Take the 2-minute tour ×
Stack Overflow is a question and answer site for professional and enthusiast programmers. It's 100% free, no registration required.

When you compile TCL/Tk manually from sources or just install it from ActiveState you get the following structure in your TCL/Tk installation folder:

  +- bin
       +- tcl85.dll
       +- tk85.dll
  //...
  +- lib/
       +- tcl8.5/
            //All TCL files (.tcl)
       +- tk8.5/
            //All TK files (.tcl)
  //...

So when you compile some app of yours and link it to TCL and TK DLL's that DLL's search for all TCL/TK files in relative to tham (to DLL's) directory ../lib/tk8.5 and ../lib/tcl8.5. This makes it quite hard to distribute your app not having to make end users install TCL and TK.

I want to distribute my C++ app.

I use CPPTK for default GUI layout.

I want to make it possible so that end users would not have need in installing TCL and TK. I want to provide them with folders with TK and TCL .TCL source files that would be located in some directory relative to my app like extras/TCL and extras/TK. How to tell TK and TCL DLLs where that source file folders are? what are TK and TCL API function names for doing that? Are there any special cpptk functions for that?

Update So I tried Donal Fellows answer with next folder structure.

app/
  +- app.exe
  +- tcl85.dll
  +- tk85.dll
  +- extras/
       +- tcl/
            //All TCL files you can find in TCL install folder/ lib/tcl8.5
       +- tk/
            //All TK files you can find in TCL install folder/ lib/tk8.5

My code looked like:

#include <stdio.h>
#include "cpptk/cpptk.h"
using namespace Tk;
int main(int, char *argv[])
{
static char* str = "set extrasDir [file dirname [info nameofexecutable]]/extras\n"
"# Now use it to load some code...\n"
"source $extrasDir/tcl/init.tcl\n"
"# Another way to load code, using all *.tk files from a directory:\n"
"foreach tkFile [glob -nocomplain -directory $extrasDir/tk *.tk] {\n"
"    source $tkFile\n"
"}\n";
// This next part is in a function or method...
//std::string script("the script to evaluate goes here");
std::string result = Tk::details::Expr(str,true); // I think this is correct
std::cout<< result << std::endl;
std::cin.get();
Tk::init(argv[0]);
button(".b") -text("Say Hello");
pack(".b") -padx(20) -pady(6);
Tk::runEventLoop();
std::cin.get();
}

It compiles but failes on line 36 of cpptkbase.cc

BTW: I used this html\js app to get char string.

share|improve this question
    
Why is this question tagged c? –  Lightness Races in Orbit Jul 1 '11 at 21:09
    
Tcl and TK have C apis we use in c++ –  Rella Jul 1 '11 at 21:12
    
But your question is about C++. –  Lightness Races in Orbit Jul 1 '11 at 21:16
    
The TCL_LOCAL_MAIN_HOOK only really makes sense on Windows (it only exists on Unix for reasons of symmetry) and then only because it lets you poke around in main() after the de-gunking of the command line into real words (i.e., a problem that Unix platforms don't have). But I don't know why you'd actually practically want to intercept at that point; it's not for non-experts IMO (and I've never ever needed it). –  Donal Fellows Jul 1 '11 at 22:05
    
@Kiss: Don't add a second question into your first. –  Lightness Races in Orbit Jul 1 '11 at 22:39
show 2 more comments

1 Answer 1

up vote 1 down vote accepted

If you have a directory that contains your binary, and you want to locate those Tcl files relative to it, like this:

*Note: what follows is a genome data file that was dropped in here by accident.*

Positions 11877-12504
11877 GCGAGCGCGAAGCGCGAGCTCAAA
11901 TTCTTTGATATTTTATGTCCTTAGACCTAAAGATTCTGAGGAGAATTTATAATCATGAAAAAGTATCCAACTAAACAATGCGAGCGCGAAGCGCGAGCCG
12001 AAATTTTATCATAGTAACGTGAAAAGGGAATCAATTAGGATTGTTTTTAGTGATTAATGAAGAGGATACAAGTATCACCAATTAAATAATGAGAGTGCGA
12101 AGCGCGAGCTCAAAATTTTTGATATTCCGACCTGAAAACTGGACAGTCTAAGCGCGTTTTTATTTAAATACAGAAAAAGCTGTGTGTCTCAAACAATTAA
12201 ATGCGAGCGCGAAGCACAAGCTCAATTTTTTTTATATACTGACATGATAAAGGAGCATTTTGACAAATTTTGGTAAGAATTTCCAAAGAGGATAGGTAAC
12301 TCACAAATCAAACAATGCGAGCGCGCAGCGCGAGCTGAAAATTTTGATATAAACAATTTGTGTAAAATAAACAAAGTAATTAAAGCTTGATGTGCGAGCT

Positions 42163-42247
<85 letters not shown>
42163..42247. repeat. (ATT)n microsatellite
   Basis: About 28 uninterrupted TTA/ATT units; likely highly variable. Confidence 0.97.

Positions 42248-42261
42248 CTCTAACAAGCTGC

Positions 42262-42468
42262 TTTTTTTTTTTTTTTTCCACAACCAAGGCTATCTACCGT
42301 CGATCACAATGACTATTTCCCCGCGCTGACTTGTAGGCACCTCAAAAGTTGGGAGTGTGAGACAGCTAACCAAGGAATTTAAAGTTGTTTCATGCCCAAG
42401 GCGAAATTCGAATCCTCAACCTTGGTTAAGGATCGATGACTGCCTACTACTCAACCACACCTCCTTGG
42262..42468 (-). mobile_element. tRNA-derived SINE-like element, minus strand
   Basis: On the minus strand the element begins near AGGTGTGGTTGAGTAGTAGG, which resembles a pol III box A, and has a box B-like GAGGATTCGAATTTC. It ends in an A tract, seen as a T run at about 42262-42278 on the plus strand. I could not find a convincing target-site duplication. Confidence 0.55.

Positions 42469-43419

yourapp1.0/
  +- yourapp.exe
  +- extras/
       +- tcl/
            +- foo.tcl
            +- bar.tcl
       +- tk/
            +- grill.tk

Then you can write Tcl code to find those scripts. That code would be like this:

set extrasDir [file dirname [info nameofexecutable]]/extras
# Now use it to load some code...
source $extrasDir/tcl/foo.tcl
source $extrasDir/tcl/bar.tcl
# Another way to load code, using all *.tk files from a directory:
foreach tkFile [glob -nocomplain -directory $extrasDir/tk *.tk] {
    source $tkFile
}

If you're using a script as your main program, but otherwise set up in the structure as above, you'd use $argv0 (a special global variable) instead of [info nameofexecutable]. Or possibly [info script] (though there are some caveats with that).


[EDIT]: To make that code work with C++/Tk, you need to be trickier. In particular, you need to access some extra guts:

#include "cpptk.h" // might need "base/cpptkbase.h" instead
#include <string>

// This next part is in a function or method...
std::string script("the script to evaluate goes here");
std::string result = Tk::details::Expr(script,true); // I think this is correct

I should warn that I don't write C++ very often so there's a fair chance that this won't work; it's just based off reading the C++/Tk source and taking a guess. Caveat emptor.

share|improve this answer
    
Note that glob returns the list of files in unspecified order (actually the order that the OS lists them in, which depends on all sorts of factors) so use lsort on that list of files if you want to read them in predictable order. –  Donal Fellows Jul 1 '11 at 21:53
    
And “tell Tcl where files are” is done by using full pathnames. There is a concept of packages which can be stored in groups, but they're a higher-level idea. –  Donal Fellows Jul 1 '11 at 21:56
    
Please, take a look at new post update. –  Rella Jul 5 '11 at 12:07
    
I found out that actually all you need to do in order to acomplish what I asked for was to set up some enviroment variables TCL_LIBRARY and TK_LIBRARY. Thay can be set to relative to your app values. –  Rella Jul 9 '11 at 3:57
add comment

Your Answer

 
discard

By posting your answer, you agree to the privacy policy and terms of service.

Not the answer you're looking for? Browse other questions tagged or ask your own question.